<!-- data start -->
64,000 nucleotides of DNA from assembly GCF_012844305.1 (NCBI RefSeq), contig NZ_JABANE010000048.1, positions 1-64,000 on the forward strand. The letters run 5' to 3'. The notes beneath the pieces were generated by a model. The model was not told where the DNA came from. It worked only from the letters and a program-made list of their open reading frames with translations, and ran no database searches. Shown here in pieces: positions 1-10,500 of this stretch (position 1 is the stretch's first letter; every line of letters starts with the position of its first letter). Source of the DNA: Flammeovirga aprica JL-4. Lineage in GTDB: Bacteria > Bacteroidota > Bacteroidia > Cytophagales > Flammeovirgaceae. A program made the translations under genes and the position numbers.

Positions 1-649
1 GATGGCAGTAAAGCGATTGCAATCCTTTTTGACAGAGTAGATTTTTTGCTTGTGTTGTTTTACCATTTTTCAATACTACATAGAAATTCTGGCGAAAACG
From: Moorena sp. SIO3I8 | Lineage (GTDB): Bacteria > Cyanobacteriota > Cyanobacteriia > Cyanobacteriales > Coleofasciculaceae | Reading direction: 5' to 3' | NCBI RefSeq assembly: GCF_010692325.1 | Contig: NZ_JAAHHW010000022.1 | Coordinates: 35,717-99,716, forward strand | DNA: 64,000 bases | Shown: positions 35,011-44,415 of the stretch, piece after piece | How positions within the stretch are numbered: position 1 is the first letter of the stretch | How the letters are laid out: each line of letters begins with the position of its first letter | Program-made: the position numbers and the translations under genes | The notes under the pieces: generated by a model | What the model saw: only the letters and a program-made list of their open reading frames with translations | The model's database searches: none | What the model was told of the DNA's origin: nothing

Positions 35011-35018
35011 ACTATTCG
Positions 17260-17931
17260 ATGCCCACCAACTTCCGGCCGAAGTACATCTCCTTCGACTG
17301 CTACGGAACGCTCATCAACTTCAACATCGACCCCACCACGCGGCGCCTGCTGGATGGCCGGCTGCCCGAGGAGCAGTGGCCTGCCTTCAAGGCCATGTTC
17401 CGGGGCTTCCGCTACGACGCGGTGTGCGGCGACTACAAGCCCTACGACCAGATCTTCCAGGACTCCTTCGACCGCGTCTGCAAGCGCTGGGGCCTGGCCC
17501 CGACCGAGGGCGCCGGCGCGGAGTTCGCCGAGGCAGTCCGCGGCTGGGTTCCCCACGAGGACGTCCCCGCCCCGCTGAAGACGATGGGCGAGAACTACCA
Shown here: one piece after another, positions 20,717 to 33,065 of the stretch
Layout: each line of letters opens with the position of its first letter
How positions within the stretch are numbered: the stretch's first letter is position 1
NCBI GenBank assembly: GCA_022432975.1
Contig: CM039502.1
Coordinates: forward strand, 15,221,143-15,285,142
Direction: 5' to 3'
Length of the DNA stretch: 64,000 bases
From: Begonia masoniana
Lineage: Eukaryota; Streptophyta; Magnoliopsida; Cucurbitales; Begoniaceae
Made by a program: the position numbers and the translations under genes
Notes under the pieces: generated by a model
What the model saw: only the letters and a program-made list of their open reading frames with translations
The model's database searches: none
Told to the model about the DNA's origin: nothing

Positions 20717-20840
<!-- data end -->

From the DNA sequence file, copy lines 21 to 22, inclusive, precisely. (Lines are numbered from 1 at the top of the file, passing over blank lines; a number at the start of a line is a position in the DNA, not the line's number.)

Lineage: Eukaryota; Streptophyta; Magnoliopsida; Cucurbitales; Begoniaceae
Made by a program: the position numbers and the translations under genes